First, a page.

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Publication Detail
Promoting physical activity via a smartphone application in people living with breast, prostate or colorectal cancer: study protocol for a randomised pilot trial (APPROACH)
  • Publication Type:
    Conference presentation
  • Publication Sub Type:
  • Authors:
    Kennedy F, Miller N, Roberts A, Beeken R, Greenfield D, Potts H, Counsell N, Latimer N, Thomas C, Smith L, Gath J, Martin C, Wyld L, Fisher A, Lally P
  • Date:
  • Name of Conference:
    British Psychosocial Oncology Society Annual Conference
  • Conference start date:
  • Conference finish date:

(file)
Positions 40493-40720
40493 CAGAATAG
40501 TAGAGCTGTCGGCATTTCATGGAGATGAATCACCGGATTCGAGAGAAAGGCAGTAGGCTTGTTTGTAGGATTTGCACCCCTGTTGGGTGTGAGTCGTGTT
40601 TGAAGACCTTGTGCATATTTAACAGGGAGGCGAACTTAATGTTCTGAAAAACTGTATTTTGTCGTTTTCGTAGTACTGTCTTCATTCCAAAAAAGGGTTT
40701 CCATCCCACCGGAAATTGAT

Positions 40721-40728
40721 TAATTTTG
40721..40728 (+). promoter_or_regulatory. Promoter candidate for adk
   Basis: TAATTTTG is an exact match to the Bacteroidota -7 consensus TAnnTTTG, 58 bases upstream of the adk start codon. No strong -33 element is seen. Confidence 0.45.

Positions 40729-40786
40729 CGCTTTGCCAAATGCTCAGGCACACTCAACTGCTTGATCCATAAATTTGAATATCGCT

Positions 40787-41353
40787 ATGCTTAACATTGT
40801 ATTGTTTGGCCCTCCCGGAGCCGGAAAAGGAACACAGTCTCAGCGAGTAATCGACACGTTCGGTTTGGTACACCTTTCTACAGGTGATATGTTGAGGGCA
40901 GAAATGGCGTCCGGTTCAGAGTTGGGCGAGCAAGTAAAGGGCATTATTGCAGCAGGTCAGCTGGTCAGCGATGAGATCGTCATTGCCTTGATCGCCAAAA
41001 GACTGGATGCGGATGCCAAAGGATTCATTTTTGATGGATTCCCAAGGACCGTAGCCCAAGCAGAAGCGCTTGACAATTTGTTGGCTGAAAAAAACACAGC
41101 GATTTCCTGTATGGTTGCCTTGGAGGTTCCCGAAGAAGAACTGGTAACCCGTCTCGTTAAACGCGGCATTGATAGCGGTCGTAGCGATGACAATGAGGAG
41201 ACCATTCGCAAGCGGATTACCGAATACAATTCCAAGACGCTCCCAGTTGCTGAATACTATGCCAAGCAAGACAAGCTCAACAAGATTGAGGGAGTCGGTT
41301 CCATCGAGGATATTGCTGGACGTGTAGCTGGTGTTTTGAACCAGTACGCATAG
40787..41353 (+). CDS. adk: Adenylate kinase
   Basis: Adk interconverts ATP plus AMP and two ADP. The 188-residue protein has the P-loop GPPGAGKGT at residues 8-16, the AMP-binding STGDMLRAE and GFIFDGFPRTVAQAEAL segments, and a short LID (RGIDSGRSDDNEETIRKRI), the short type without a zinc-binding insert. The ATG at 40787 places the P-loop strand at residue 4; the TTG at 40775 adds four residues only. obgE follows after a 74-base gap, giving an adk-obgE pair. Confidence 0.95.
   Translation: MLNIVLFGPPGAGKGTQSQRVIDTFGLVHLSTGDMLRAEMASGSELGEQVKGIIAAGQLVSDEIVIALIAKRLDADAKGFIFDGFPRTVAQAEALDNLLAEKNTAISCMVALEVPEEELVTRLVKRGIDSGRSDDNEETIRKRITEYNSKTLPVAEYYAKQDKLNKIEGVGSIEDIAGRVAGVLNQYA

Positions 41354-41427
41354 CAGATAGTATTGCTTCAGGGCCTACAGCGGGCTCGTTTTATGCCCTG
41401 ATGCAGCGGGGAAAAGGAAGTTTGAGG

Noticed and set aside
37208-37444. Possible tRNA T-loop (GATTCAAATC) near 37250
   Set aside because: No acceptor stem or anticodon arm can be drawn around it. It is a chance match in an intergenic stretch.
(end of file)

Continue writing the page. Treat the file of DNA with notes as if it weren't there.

Background: There are multiple benefits to being physically active after a cancer diagnosis, but many people living with and beyond cancer (LWBC) require support to increase their activity levels. App-based interventions offer a promising platform for intervention delivery. This trial aims to pilot a theory-driven, app-based intervention that promotes brisk walking among people LWBC. Aims: The primary aim of the pilot is to investigate the feasibility and acceptability of study procedures before conducting a larger randomised controlled trial (RCT). Methods: This is an individually randomised, two-armed pilot RCT. Patients with localised or metastatic breast, prostate, or colorectal cancer, who are aged 16 years or over will be recruited from a single hospital site in South Yorkshire. The intervention includes an app designed to encourage brisk walking (Active 10) supplemented with behavioural support in the form of two brief telephone/video calls, an information leaflet and walking planners. The primary outcomes will be feasibility and acceptability of the study procedures (e.g. recruitment/retention rate, acceptability of randomisation/intervention/outcome assessments). Demographic and medical characteristics will be collected at baseline, through self-report and hospital records. Secondary outcomes for the pilot (assessed at 0 and 3 months) include accelerometer-measured and self-reported physical activity, as well as several other behavioural/quality of life outcomes. Qualitative interviews will explore experiences of participating or reasons for declining to participate. Parameters for the intended primary outcome measure (accelerometer measured average daily minutes of brisk walking (>100 steps/minute)) will inform a sample size calculation for the future RCT and a preliminary economic evaluation will be conducted. Results/Conclusion: To date, 39 participants have been recruited out of the target pilot sample of 90. This pilot study will inform the design of a larger RCT to investigate the efficacy and cost-effectiveness of this intervention in people LWBC.
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